- Improving alertness, means improved reactions (technical AND psychological development). Reacting quicker to situations, to move into position quicker (see earlier points) or to stick out that all important, last second, hand or foot…
Sometimes Goalkeeper play games that not much happens. For young goalkeepers it is easy for their minds to wander in games such as these. With them being caught out when at a moments notice the action is at their goal. It is easier to encourage older Goalkeepers to keep alert, but they too can be caught out in similar situations. So you have to feel for all Goalkeepers in matches with not much action, so keeping the Goalkeepers alert can therefore sometimes be a challenge…
So as coaches we could:
- Encourage them to get them more involved with their team-mates, by getting them to watch/follow the game and issue instructions at the back, keeping them and their team-mates alert;
- Get them to feedback at half-time, full-time and if appropriate through the game on theirs and their team’s performance – this could ensure the previous point; and
- Coach techniques: to keep them observant; to encourage movement, handling and positioning; to remind them to wait momentarily, judging the flight of a ball before moving to catch a high ball…etc.
As a coach I too have to be observant – I shall keep an eye on how my Goalkeepers get on and if they improve! 😉
Here are a couple of sites to check out to find out further advice and guidance of how to keep confident and build confidence in goal:
Jeff Benjamin’s Goalkeeper Coaching Site: http://www.jbgoalkeeping.com/psychology.html
Pilgrim Goalkeeper Coaching: http://www.pilgrimgoalkeepercoaching.co.uk/Article-Goalkeeper_Confidence_and_Self_Belief.htm
Some great words of advice and notes of experience. Now go on… believe in yourself!
So in previous posts we have looked at bravery, either that of communication or that needed during a game to make that catch surrounded by players and from diving at feet. As mentioned many times before being brave and confident is hard for any player as there are many things that can affect confidence, as that is the fragility of the mind – that one little thing could be the cause of poor confidence… Or that said, it may be a little thing to you or I but a massive issue to the person in question.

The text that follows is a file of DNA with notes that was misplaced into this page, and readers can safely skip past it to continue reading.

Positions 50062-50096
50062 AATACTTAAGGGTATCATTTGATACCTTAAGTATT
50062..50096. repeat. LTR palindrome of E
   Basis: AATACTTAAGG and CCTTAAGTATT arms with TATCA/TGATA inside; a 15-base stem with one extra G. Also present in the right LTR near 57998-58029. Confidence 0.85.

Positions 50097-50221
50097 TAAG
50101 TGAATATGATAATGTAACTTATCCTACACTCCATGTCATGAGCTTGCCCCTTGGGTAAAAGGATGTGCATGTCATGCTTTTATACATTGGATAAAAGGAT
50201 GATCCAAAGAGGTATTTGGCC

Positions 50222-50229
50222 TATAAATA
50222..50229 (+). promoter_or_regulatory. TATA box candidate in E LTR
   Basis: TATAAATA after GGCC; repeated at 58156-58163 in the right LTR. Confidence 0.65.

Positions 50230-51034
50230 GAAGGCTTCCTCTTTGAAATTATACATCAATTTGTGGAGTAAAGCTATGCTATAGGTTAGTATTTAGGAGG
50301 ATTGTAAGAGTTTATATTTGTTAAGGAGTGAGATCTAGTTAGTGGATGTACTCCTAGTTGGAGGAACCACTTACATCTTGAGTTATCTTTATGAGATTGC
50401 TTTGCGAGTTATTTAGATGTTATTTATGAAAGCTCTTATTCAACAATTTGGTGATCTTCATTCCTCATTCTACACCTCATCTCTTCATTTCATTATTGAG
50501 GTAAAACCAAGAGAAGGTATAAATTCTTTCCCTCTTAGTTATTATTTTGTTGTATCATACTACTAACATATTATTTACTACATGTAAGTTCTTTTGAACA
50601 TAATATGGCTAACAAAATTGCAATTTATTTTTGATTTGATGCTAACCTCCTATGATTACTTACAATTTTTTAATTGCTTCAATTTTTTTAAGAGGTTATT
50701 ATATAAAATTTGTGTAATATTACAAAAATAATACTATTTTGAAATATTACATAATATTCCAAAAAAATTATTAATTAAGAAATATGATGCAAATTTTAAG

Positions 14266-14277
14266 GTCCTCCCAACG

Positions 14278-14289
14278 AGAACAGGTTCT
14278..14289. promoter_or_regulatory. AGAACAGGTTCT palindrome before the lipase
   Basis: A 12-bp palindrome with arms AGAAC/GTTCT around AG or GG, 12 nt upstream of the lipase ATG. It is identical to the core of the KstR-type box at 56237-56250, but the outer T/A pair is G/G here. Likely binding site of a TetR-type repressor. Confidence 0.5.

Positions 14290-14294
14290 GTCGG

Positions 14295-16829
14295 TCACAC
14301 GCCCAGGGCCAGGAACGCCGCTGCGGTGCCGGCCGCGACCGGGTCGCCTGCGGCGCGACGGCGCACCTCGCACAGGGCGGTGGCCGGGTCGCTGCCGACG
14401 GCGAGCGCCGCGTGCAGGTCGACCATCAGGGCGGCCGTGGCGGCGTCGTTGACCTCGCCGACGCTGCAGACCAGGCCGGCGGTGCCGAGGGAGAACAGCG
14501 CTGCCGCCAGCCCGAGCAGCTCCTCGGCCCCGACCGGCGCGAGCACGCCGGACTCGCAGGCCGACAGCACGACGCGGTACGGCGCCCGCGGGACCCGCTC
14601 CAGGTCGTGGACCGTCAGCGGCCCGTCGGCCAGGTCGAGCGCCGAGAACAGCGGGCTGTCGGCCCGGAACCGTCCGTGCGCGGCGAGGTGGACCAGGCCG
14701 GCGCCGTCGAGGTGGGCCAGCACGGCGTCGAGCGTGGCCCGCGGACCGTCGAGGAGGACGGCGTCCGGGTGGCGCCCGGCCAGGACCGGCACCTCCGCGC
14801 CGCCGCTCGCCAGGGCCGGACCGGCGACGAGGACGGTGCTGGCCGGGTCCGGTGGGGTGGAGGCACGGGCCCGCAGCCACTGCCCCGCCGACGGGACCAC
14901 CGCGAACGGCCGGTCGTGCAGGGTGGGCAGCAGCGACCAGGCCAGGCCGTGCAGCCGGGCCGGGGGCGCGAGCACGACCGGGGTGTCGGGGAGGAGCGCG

We as coaches train for many different scenarios to help our Goalkeeper students, through practical or fun exercises and confidence building motivational speak. However no coach can predict or prevent what will happen in a Goalkeeper’s mind during a game. Especially in situations where your student Goalkeeper is fetching the ball out of the back of the net on more than one occasion through the match. Couple that with the unforeseen reaction of not only their own but those around them (players and coaches) and there is always the potential that confidence either is or starts to get affected.
We asked our Goalkeepers at the Academy, how they react after a goal goes in the back of the net and we had back some interesting answers. Some punch the floor, some shout and scream at themselves or their players, some just get upset. Let’s face it, it is hard for any Goalkeeper, but more so for a young student Goalkeeper as they want so much to be good at Football! Our Keepers do get upset. We have seen examples, where after say the third goal scored against them, that their heads drop and they are uninterested in the game. Yes, I understand that there could be other factors of heads dropping as I previously explored, but no Goalkeeper really likes to concede a goal. After all look at the reaction of any Goalkeeper out there who keeps a clean sheet, they are on cloud 9…
So it does seem that coaches and Goalkeepers have a mountain to climb when it comes to Goalkeeping confidence, because as already mentioned, the mind is a powerful thing. But don’t get downhearted, this mountain is scalable… Confidence can be affected, but you as Goalkeepers have the power to improve not only your skills but your confidence too (which will lead to you being a better Goalkeeper!). Remember: